function less: (lhs: Plane; rhs: Plane) > bool var nL, nR: Vec3 := lhs.normal(), rhs.normal(); var dL, dR: double := lhs.dist(), rhs.dist(); // If these planes are nearly the same (in terms // of normal direction and distance value), then // neither plane is "less" than the other. var dotProd: double := nL.dot(nR); // acos(x) is only defined for x <= 1, so clamp // dotProd to avoid floatingpoint problems. if dotProd > 1.0 then dotProd := 1.0; var angle: double := acos(dotProd); var dist: double := dL  dR; if angle < εangle and dist < εdist then return false; var aL, bL, cL: double := nL.x, nL.y, nL.z; var aR, bR, cR: double := nR.x, nR.y, nR.z; // Otherwise, compare the two planes // "lexicographically". return (aL<aR) or (aL=aR and bL<bR) or (aL=aR and bL=bR and cL<cR) or (aL=aR and bL=bR and cL=cR and dL<dR); 
Listing 3 
Link creation
To generate walk and step links, we transform each ordered pair^{3} of opposing edges that lie in the same (canonical) plane into a 2D (orthonormal) coordinate system in the plane, and then determine the intervals (if any) in which links need to be created.
A suitable 2D coordinate system for a plane can be generated as follows. To determine a suitable origin for our coordinate system, we find the point on the plane that lies nearest to the world origin 0: this is simply . Given that the plane is vertical, suitable axis vectors for our coordinate system can be defined as:
This gives us a coordinate system in which is horizontal (in terms of the surrounding world) and is vertical. To transform an edge e on the plane into this new coordinate system, we transform each of its endpoints e1 and e2 as follows:
Having transformed a pair of opposing edges e and f into the plane’s coordinate system, we next calculate the horizontal interval in which each edge lies; e.g. for e this would be:
If the horizontal intervals for the opposing edges do not overlap, then there can be no links between them. Otherwise, we compute the gradients m and cut points c of the lines y = mx + c through the two edges (still in the plane’s coordinate system) using basic mathematics; e.g. for e these would be:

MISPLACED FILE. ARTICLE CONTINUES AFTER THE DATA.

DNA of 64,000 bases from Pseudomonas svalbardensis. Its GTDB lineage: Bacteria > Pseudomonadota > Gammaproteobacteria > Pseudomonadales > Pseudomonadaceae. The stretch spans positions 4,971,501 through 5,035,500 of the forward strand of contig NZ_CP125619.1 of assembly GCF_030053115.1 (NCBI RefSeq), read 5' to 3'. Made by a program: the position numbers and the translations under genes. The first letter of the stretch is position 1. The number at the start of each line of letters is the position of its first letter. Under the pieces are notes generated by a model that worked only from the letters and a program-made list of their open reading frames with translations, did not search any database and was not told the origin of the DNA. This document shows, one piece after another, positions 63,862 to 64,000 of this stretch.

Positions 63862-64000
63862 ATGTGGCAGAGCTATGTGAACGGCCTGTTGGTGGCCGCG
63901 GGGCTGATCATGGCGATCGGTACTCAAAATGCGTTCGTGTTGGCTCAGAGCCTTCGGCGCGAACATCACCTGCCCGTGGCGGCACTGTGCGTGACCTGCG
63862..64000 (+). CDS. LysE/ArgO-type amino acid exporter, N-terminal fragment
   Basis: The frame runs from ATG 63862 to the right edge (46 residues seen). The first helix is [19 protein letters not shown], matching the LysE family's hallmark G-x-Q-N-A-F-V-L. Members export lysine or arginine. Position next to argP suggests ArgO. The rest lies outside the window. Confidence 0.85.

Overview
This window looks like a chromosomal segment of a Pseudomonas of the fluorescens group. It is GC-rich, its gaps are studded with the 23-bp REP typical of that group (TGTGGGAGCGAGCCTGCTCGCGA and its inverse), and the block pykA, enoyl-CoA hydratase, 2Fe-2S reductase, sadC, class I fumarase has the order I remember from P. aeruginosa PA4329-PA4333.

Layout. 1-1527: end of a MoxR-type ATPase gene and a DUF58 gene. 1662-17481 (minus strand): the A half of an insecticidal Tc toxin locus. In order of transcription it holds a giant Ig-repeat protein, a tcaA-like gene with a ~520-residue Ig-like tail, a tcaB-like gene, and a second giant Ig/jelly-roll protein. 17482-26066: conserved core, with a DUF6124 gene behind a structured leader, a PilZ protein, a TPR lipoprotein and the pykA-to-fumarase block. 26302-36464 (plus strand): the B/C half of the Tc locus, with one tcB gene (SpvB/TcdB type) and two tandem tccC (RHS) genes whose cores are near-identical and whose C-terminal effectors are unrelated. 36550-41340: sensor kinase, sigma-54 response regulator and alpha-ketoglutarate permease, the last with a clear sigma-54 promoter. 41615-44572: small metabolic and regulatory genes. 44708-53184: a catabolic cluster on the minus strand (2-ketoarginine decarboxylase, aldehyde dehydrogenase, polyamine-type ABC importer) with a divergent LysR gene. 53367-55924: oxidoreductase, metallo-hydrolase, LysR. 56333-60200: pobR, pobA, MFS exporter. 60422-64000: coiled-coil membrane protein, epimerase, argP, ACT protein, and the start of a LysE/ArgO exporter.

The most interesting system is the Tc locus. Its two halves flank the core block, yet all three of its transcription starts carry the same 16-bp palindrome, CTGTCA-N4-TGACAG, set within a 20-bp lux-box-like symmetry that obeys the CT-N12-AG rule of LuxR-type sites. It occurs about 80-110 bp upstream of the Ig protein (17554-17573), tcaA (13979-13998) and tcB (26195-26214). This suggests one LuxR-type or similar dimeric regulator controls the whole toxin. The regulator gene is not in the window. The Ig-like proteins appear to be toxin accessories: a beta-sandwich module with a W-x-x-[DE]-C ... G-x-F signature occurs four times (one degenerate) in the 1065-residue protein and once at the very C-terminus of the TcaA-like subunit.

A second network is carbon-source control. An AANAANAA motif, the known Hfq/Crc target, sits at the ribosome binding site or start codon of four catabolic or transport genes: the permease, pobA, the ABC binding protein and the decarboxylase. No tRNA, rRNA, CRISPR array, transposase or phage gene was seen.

Based on a comparison of the gradients, we then create the link segments in the plane as shown in Listing 4 and Figure 5.
function calculate_link_segments : (e'1: Vec2; e'2: Vec2; f'1: Vec2; f'2: Vec2; xOverlap: Interval) > LinkSegments xO = xOverlap; var result: LinkSegments; var m_{e}: double := (e’_{2y}  e’_{1y}) / (e’_{2x}  e'_{1x}); var m_{f}: double := (f’_{2y}  f’_{1y}) / (f’_{2x}  f'_{1x}); var c_{e}: double := e’_{1y}  m_{e} * e’_{1x}; var c_{f}: double := f’_{1y}  m_{f} * f’_{1x}; var Δm, Δc: double := m_{f}  m_{e}, c_{f}  c_{e}; if Δm > ε then // If the gradients of the source and // destination edges are different, then we get // a combination of step up/step down links. // We want to find: // (a) The point walkX where y_{f} = y_{e} // (b) The point stepUpX where y_{f}  y_{e} = STEPTOL // (c) The point stepDownX where // y_{e}  y_{f} = STEPTOL var walkX: double := Δc / Δm; var stepUpX: double := (STEPTOL  Δc) / Δm; var stepDownX: double := (STEPTOL  Δc) / Δm; // Construct the step down and step up intervals // and clip them to the known x overlap interval. var sdI, suI: Interval := [min{walkX,stepDownX}, max{walkX,stepDownX}], [min{walkX,stepUpX}, max{walkX,stepUpX}]; sdI := intersect(sdI, xO); suI := intersect(suI, xO); // Construct the link segments. if not sdI.empty then result.downToF := [(sdI.low, m_{e} * sdI.low + c_{e}), (sdI.high, m_{e} * sdI.high + c_{e})]; result.upToE := [(sdI.low, m_{f} * sdI.low + c_{f}), (sdI.high, m_{f} * sdI.high + c_{f})]; if not suI.empty then <analogously> else if Δc < STEPTOL then // If the gradients of the source and destination // edges are the same (i.e. parallel edges), then // we either get a step up/step down combination, // or a walk link in either direction. var s1: Vec2 := (xO.low, m_{e} * xO.low + c_{e}); var s2: Vec2 := (xO.high, m_{e} * xO.high + c_{e}); var d1: Vec2 := (xO.low, m_{f} * xO.low + c_{f}); var d2: Vec2 := (xO.high, m_{f} * xO.high + c_{f}); if Δc > ε then // The destination is higher than the source. result.upToF := [s1,s2]; result.downToE := [d1,d2]; else if Δc < ε then // The destination is lower than the source. result.downToF := [s1,s2]; result.upToE := [d1,d2]; else // The destination and source are level. result.walk := [s1,s2];